[Humanist] 30.173 computer theology

Humanist Discussion Group willard.mccarty at mccarty.org.uk
Fri Jul 15 06:57:35 CEST 2016


                 Humanist Discussion Group, Vol. 30, No. 173.
            Department of Digital Humanities, King's College London
                       www.digitalhumanities.org/humanist
                Submit to: humanist at lists.digitalhumanities.org



        Date: Thu, 14 Jul 2016 12:17:45 +0200
        From: Tim Smithers <tim.smithers at cantab.net>
        Subject: Re:  30.170 computer theology
        In-Reply-To: <20160714090405.24CF16D92 at digitalhumanities.org>


Dear Willard,

And as Arthur C Clarke told us, in his 1953 short story, "The
nine billion names of God," computers mattered to those who
study God.  (Are the truths in fiction different from the
truths in religious texts?)

This is easily one of my favourite SciFi stories.  It's well
worth a read, I think.  It's an early work in the Digital
Humanities, perhaps?  It too is about "Where causality stops,
ecstasy begins," sort of.

It can be found here

  http://letras.cabaladada.org/letras/nine_billion_names.pdf ,

amongst other places.

Best regards,

Tim

> On 14 Jul 2016, at 11:04, Humanist Discussion Group <willard.mccarty at mccarty.org.uk> wrote:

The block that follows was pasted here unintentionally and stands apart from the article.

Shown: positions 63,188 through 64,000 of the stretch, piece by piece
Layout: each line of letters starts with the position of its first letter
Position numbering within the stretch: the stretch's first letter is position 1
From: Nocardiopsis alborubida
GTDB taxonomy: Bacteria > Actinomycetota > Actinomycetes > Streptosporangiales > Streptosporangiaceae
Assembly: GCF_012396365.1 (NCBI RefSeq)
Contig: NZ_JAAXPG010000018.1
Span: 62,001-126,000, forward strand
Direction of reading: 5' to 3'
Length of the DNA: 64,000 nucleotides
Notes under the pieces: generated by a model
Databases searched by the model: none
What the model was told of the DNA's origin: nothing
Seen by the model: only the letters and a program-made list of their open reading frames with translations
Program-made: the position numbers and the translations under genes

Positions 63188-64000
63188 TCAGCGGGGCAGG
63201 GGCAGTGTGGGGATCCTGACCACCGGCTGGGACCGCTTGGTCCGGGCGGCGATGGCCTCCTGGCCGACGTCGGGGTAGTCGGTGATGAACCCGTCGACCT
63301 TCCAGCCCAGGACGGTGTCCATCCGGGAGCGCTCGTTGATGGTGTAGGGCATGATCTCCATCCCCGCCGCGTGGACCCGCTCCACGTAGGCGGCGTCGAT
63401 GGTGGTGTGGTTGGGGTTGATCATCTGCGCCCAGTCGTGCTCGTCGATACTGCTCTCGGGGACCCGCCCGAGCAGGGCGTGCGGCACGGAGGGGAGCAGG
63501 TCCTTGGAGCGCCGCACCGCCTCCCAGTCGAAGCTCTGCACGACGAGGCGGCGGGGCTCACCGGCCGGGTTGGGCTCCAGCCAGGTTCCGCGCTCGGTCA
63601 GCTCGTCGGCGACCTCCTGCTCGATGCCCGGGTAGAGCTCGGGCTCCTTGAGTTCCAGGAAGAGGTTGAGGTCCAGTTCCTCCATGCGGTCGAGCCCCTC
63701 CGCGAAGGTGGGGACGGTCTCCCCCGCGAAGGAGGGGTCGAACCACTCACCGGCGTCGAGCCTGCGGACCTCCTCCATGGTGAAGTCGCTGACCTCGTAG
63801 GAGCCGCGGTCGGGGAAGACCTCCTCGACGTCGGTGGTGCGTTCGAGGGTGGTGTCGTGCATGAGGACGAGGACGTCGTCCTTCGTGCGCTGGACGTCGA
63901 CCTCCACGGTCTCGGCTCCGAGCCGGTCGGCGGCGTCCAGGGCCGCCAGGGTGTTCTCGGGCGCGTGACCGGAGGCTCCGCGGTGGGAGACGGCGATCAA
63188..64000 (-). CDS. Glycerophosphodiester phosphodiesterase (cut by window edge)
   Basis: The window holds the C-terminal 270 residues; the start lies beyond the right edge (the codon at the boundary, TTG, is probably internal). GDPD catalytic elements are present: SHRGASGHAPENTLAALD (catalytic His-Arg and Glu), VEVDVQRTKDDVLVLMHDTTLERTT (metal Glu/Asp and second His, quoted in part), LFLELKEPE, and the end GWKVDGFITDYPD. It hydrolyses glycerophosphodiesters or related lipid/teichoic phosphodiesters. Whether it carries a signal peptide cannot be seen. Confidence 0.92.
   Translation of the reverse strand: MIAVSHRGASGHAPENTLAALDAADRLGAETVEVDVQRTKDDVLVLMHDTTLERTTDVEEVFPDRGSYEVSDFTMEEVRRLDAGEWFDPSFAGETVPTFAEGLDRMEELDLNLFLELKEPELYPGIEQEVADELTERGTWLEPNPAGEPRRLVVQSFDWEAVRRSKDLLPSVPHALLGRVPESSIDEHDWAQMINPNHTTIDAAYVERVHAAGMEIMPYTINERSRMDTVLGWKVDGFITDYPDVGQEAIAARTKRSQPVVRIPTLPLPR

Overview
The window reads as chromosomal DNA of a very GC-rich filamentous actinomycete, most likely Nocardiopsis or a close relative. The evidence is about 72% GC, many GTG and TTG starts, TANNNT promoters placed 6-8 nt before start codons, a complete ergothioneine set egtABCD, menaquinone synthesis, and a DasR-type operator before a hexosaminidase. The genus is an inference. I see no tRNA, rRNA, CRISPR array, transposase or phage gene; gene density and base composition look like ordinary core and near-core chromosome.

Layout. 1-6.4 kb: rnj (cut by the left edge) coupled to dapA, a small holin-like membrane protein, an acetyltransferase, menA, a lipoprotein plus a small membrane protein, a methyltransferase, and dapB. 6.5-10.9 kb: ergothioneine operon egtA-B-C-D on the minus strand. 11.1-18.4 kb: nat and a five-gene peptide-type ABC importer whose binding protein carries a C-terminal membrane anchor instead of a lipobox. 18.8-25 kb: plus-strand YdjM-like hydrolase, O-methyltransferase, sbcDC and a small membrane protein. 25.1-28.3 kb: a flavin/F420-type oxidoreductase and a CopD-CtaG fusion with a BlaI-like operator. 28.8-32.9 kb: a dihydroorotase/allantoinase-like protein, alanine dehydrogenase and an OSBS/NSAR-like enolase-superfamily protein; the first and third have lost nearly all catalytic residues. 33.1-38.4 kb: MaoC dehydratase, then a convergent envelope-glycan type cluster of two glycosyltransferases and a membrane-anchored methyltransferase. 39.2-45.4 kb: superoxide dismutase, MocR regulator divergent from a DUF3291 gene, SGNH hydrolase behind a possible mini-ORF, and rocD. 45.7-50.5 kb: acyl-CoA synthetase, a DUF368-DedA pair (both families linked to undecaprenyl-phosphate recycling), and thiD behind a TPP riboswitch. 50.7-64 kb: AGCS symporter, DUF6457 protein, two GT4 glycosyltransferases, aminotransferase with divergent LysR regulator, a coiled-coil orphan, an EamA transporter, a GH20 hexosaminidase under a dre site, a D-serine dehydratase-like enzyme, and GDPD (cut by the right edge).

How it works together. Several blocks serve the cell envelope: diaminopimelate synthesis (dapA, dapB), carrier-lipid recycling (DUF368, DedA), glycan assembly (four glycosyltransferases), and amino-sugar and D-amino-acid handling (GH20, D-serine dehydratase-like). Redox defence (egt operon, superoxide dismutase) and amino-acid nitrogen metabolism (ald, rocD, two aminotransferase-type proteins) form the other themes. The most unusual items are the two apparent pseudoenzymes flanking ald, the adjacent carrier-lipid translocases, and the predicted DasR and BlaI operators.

> 
>                 Humanist Discussion Group, Vol. 30, No. 170.
>            Department of Digital Humanities, King's College London
>                       www.digitalhumanities.org/humanist
>                Submit to: humanist at lists.digitalhumanities.org
> 
> 
> 
>        Date: Wed, 13 Jul 2016 23:23:19 +0100
>        From: Marinella Testori <testorimarinella at gmail.com>
>        Subject: computer theology
> 
> 
> Dear Willard,
> 
> "Where causality stops, ecstasy begins".
> 
> I have just read this passage in chapter 7, "In His Own Image", of the book
> "Computer Theology: Intelligent Design of the World Wide Web", by Bertrand
> du Castel and Timothy M. Jurgensen (Midori Press, 2008).The text is
> available on Google Books.
> 
> In the wake of Busa, who defined the computer as "il nipotino di Dio"
> (God's grandson), it seems that God matters to informatics more than what
> we think; there is even a new branch of theology dealing with computers!
> 
> I hope this may be of your interest.
> 
> Thank you!
> Many regards.
> 
> Marinella






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